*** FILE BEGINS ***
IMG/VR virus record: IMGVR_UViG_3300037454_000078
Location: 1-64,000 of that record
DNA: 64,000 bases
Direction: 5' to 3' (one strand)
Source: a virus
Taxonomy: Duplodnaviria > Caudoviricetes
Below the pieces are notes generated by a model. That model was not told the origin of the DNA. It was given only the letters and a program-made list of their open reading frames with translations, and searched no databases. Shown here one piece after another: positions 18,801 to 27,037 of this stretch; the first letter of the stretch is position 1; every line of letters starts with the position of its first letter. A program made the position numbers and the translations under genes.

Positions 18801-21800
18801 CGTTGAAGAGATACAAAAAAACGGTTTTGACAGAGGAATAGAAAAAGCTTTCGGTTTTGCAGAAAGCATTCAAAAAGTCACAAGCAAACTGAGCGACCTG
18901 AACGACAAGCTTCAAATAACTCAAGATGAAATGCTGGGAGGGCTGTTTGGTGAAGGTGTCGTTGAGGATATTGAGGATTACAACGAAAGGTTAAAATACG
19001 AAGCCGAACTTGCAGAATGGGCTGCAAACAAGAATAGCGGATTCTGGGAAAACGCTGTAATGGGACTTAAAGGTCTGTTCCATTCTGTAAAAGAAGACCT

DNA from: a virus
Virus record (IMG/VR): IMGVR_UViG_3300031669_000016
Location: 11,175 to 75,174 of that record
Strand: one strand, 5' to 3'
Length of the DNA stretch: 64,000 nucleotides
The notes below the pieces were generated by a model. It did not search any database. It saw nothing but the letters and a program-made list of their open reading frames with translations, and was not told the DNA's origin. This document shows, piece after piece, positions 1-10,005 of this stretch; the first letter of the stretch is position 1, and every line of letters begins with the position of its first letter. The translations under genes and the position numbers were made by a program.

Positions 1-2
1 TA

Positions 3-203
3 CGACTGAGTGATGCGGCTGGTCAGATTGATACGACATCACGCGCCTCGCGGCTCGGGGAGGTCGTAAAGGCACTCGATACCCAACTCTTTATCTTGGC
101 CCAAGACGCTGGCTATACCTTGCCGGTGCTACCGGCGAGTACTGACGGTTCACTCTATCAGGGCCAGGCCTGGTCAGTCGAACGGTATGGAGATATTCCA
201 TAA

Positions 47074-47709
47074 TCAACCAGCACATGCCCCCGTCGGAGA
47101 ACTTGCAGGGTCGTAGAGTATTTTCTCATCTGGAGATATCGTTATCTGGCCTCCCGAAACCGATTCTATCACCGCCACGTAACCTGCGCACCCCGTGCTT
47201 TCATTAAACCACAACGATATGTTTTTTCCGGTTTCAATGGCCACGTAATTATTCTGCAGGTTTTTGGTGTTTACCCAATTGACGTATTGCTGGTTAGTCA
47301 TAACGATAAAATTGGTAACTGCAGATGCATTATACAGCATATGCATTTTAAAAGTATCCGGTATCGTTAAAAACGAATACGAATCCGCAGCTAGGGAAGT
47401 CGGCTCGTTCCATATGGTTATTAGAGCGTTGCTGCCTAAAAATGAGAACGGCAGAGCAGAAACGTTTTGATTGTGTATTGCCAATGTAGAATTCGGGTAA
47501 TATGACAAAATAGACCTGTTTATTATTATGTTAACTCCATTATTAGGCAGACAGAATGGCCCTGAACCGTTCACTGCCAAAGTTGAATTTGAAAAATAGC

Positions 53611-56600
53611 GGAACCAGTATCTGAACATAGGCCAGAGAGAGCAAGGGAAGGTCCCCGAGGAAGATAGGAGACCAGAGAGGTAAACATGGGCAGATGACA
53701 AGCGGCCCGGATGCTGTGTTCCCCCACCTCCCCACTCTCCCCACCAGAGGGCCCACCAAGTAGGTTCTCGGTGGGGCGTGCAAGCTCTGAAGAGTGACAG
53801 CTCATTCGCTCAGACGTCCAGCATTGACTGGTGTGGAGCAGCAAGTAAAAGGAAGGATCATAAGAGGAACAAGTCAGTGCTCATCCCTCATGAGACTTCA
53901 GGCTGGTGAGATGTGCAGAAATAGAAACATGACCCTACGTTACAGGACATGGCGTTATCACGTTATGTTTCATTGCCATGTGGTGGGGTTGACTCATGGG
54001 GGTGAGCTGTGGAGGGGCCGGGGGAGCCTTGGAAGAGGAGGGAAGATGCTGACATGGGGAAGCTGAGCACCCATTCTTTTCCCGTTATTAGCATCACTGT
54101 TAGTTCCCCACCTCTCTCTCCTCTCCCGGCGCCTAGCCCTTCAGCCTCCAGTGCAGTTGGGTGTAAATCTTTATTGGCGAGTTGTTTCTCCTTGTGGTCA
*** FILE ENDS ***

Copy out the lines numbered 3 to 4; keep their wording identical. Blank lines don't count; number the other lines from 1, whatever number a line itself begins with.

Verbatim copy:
DNA: 64,000 bases
Direction: 5' to 3' (one strand)